My introduction was not facetious. Give a drug to enough people and it will maim someone. I guarantee it. How can you protect your portfolio against such odds? Find investments in companies whose drugs treat conditions where the cost/benefit ratio is monstrously obvious and the overall patient populations are relatively small.
An Orphan Drug is one chosen by the FDA (European regulatory agencies have similar designations) because the potential market is so small. We're not always talking about isolated genetic diseases here. Many cancers - particularly blood cancers - fall into this category. As we learn more about cancer and better delineate cancer sub-types, the orphan indication will become more common. Since the patient populations are small, the potential for unintended maiming will also shrink.
Speaking of cancer, this is the most obvious of the cost/benefit winners. The alternative to the use of a cancer drug is certain death. We're more than willing to put up with maiming drugs in order to prevent death. The last drug approved for melanoma, for example, is so horrendously toxic only young people can take it and even they have to be confined to a hospital ICU during treatment.
Let's look more generically at drugs for acute and chronic conditions. An acute condition is one that arrives, is treated, and then disappears. A chronic condition is one that arrives and requires constant treatment in order to keep it from getting worse. It never disappears.
Chronic conditions are seen as real moneymakers for drug companies because you have a customer for life. The only problem is the more you take a particular drug, the more chances an unexpected side effect pops up. Then you're right back in the trial lawyer's lap and it's all bad news from there.
The moral of the story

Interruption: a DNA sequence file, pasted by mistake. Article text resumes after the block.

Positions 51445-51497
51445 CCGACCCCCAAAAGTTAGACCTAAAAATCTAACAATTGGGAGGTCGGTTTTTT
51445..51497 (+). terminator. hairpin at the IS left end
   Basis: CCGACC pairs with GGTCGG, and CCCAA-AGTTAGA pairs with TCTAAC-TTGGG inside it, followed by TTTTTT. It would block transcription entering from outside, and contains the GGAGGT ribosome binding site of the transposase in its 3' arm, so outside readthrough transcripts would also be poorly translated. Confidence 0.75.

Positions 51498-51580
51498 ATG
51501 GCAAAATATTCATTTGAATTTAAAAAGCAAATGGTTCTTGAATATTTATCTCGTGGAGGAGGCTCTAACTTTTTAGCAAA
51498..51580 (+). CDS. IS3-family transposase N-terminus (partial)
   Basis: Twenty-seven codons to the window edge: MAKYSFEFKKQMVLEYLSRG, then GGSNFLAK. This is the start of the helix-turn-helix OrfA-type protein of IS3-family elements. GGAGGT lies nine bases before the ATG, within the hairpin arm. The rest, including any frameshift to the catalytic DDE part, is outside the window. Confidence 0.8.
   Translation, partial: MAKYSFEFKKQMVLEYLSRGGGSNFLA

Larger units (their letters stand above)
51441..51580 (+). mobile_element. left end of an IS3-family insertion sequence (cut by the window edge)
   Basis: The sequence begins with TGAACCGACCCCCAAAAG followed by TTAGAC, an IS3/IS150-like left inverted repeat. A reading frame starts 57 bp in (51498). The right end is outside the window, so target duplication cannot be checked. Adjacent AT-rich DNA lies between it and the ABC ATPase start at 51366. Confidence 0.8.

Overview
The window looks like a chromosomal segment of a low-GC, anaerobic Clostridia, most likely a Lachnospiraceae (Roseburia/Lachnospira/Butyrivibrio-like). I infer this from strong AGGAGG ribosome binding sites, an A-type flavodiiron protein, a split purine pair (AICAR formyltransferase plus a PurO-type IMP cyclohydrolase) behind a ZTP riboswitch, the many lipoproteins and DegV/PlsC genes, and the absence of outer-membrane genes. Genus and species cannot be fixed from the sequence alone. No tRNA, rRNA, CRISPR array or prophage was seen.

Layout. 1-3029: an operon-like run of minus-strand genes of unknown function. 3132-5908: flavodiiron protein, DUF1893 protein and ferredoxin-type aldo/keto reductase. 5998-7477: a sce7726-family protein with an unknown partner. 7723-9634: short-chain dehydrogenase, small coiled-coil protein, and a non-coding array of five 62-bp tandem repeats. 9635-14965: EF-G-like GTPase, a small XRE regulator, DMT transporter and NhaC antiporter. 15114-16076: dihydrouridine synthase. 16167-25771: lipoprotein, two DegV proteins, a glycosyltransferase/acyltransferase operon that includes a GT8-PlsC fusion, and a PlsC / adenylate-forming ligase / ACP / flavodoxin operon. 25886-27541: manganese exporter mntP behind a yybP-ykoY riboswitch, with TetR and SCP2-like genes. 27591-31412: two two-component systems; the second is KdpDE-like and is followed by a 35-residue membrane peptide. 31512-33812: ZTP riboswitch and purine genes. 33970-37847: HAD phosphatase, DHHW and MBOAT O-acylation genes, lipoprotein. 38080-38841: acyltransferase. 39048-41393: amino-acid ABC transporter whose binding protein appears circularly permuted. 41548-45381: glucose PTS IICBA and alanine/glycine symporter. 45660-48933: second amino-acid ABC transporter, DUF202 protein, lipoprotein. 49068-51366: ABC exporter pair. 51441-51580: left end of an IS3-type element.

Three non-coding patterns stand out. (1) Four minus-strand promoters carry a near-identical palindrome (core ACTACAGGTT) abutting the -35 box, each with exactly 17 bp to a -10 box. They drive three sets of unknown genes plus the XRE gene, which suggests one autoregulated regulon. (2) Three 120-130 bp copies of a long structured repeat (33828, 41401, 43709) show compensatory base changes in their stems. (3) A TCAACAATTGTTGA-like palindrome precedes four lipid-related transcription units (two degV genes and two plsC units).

Big pharma focuses on chronic conditions, usually subtle conditions where the benefit from the drug is incremental. Big pharma has found it is easier to convince people (via the power of advertising) they have a subtle chronic condition, so that's where they focus. This is the field of proven blockbuster drugs. As a result, big pharma is unusually exposed to unintended side effects and the trial lawyer invasion they bring.
If you do not think big pharma understands they must escape from this dynamic, then you simply haven't been paying much attention to them when they talk about moving to acute care products (read: products where the benefit is more clear cut), serious diseases (ditto), and specialty markets (read: smaller patient populations).
So where does big pharma access these drugs?
Well, I can tell you where they won't access them - at least any time soon: Their own pipelines. Drug companies shelved or outlicensed their acute care, orphan, and specialty products throughout the 1990s because the potential revenue from them was less than the $1B "blockbuster" level they fervently desire.
The only remaining source for these types of drugs is from the myriad of small biotech companies working on treatments for acute diseases, orphan indications, and specialty markets. Not only are these drugs far less susceptible to the trial lawyer phenomenon, they tend to have higher margins due to lower selling costs and higher retail costs.
I always like to tie things together and the 'Ville's myriad of inputs is a great place to do that. In one of his recent missives, Professor Reynolds had this to say:
"...But, so far, there has been no indication of any reversal of the willingness of bond investors to throw money at companies. As long as that continues, it is likely that this is just an equity market correction and, if stock prices do not eventually resume climbing on their own, we will see more M&A and share buyback activity designed to try to accomplish that."
I humbly submit that the strength in the corporate bond market will provide more than enough liquidity for big pharma to make the product and company acquisitions it needs to survive. The beneficiaries of this largess will be small biotech companies and, of course, their shareholders.